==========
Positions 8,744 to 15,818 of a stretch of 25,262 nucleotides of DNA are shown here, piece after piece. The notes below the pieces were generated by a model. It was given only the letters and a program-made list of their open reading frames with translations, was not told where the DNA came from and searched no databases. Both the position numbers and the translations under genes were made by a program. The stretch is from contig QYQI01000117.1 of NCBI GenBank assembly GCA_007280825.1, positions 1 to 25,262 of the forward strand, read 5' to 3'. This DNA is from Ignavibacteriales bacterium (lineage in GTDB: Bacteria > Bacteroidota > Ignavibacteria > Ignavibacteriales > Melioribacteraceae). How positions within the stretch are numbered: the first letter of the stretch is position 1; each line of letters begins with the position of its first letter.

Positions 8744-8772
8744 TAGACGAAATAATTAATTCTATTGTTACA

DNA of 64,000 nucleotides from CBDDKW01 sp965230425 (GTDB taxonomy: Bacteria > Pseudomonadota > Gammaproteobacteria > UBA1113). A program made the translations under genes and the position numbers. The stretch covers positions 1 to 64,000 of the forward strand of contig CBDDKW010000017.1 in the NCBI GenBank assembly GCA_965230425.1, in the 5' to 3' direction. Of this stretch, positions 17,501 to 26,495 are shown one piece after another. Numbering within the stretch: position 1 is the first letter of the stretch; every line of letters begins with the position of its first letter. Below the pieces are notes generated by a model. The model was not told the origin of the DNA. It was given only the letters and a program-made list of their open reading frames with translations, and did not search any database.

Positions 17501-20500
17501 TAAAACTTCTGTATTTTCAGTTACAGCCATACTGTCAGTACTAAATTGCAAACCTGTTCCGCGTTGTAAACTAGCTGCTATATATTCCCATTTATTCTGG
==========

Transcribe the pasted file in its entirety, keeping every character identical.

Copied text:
Positions 8,744 to 15,818 of a stretch of 25,262 nucleotides of DNA are shown here, piece after piece. The notes below the pieces were generated by a model. It was given only the letters and a program-made list of their open reading frames with translations, was not told where the DNA came from and searched no databases. Both the position numbers and the translations under genes were made by a program. The stretch is from contig QYQI01000117.1 of NCBI GenBank assembly GCA_007280825.1, positions 1 to 25,262 of the forward strand, read 5' to 3'. This DNA is from Ignavibacteriales bacterium (lineage in GTDB: Bacteria > Bacteroidota > Ignavibacteria > Ignavibacteriales > Melioribacteraceae). How positions within the stretch are numbered: the first letter of the stretch is position 1; each line of letters begins with the position of its first letter.

Positions 8744-8772
8744 TAGACGAAATAATTAATTCTATTGTTACA

DNA of 64,000 nucleotides from CBDDKW01 sp965230425 (GTDB taxonomy: Bacteria > Pseudomonadota > Gammaproteobacteria > UBA1113). A program made the translations under genes and the position numbers. The stretch covers positions 1 to 64,000 of the forward strand of contig CBDDKW010000017.1 in the NCBI GenBank assembly GCA_965230425.1, in the 5' to 3' direction. Of this stretch, positions 17,501 to 26,495 are shown one piece after another. Numbering within the stretch: position 1 is the first letter of the stretch; every line of letters begins with the position of its first letter. Below the pieces are notes generated by a model. The model was not told the origin of the DNA. It was given only the letters and a program-made list of their open reading frames with translations, and did not search any database.

Positions 17501-20500
17501 TAAAACTTCTGTATTTTCAGTTACAGCCATACTGTCAGTACTAAATTGCAAACCTGTTCCGCGTTGTAAACTAGCTGCTATATATTCCCATTTATTCTGG